They sent three armed guards to escort me to get my bags.  One Indian looking woman who refused to tell me her "personals."  The others were three black males who all knew me.

The Indian woman asked me who i visited in Pakistan.  I told her Dr. Aafia Siddiqui's family.  She asked me who else and I responded ambassadors, diplomats, academicians, because lots of Pakistanis studied in the U.S.

They then proceeded to take all of my things out of all of my bags including my pocketbook.  I asked them by name (except for the Indian-looking girl who did not give me her name and she was wearing a jacket so her name was not visible--she's probably not Customs, but Intelligence)--why I was getting this individualized attention.  They responded that they were just following orders.  I told them that I do understand that they are just following orders, but isn't it rather silly to even have such orders for harassment every time I return to my own country?  Of course, I don't blame them.  But their boss in DC who put my name on a list.

One respectfully said that Pakistan was a country of interest due to training camps.  I responded, "you mean the US training camps?"  He smiled knowingly.

One said Middle East.  I responded  that West Asia and North Africa are the correct geographic descriptions and shouldn't they be worried about health care, education, infrastructure, etc while the war machine rages on.  I also asked them why did the TSA bosses took away the dosimeters when the TSA agents have to stand up all day next to those radiation-emitting machines not knowing the amount of damage being done to them?

I told them that I would not be deterred from protesting the war machine at home and abroad and that they should remember my name because I will not stop standing for peace.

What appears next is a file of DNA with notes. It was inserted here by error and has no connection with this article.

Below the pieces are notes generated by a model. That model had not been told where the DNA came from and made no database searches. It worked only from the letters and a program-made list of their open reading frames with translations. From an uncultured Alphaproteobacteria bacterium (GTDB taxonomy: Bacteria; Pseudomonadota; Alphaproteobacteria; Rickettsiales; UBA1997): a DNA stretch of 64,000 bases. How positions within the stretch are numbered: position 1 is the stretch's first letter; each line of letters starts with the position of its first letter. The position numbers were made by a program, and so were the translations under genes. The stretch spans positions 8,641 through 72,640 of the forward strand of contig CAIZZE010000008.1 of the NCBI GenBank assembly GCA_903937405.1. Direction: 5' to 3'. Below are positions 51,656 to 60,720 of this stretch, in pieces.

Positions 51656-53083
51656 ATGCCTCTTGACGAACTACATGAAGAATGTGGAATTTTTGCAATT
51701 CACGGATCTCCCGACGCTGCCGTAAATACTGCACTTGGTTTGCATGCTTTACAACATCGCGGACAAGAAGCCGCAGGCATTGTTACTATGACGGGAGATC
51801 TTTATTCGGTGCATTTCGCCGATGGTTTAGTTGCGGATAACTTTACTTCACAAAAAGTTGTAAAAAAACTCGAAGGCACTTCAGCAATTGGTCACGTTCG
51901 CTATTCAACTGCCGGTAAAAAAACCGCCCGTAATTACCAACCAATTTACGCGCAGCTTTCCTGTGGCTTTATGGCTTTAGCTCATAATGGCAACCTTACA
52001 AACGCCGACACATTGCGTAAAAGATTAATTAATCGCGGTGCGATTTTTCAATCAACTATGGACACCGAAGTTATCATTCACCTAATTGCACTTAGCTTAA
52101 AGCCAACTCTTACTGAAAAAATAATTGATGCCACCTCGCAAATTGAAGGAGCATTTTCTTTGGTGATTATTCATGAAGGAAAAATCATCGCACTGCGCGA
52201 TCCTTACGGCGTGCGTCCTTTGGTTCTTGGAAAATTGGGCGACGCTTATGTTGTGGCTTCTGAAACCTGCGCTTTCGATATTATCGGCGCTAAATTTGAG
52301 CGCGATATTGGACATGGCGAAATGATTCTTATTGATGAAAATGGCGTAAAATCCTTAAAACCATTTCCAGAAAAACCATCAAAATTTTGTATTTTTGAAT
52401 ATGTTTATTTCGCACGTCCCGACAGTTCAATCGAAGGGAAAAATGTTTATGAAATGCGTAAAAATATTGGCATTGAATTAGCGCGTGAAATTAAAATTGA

Like little boys they stood and listened--and agreed--with me and then said, almost in unison, Ms. McKinney, we know who you are!  They had just been schooled in the McKinney Madrassa.  Each time such searches give me an opportunity to spread the good news about the work that we must do for peace and for justice, I will do so while highlighting the contradictions.

I don't think I have to do too much schooling of the Agents; one of them told me that he admired what I do.  Somehow, after that, I feel stronger in my position today that the people of this country are beginning to "get it" and that my struggle along with thousands of others has not been in vain.
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Cynthia McKinney Social Media Pages: Facebook page url on login Profile not filled in       Twitter page url on login Profile not filled in       Linkedin page url on login Profile not filled in       Instagram page url on login Profile not filled in

After serving in the Georgia Legislature, in 1992, McKinney won a seat in the U.S. House of Representatives. She was the first African-American woman from Georgia in the U.S. Congress. She was the first Member of Congress to demand an (more...)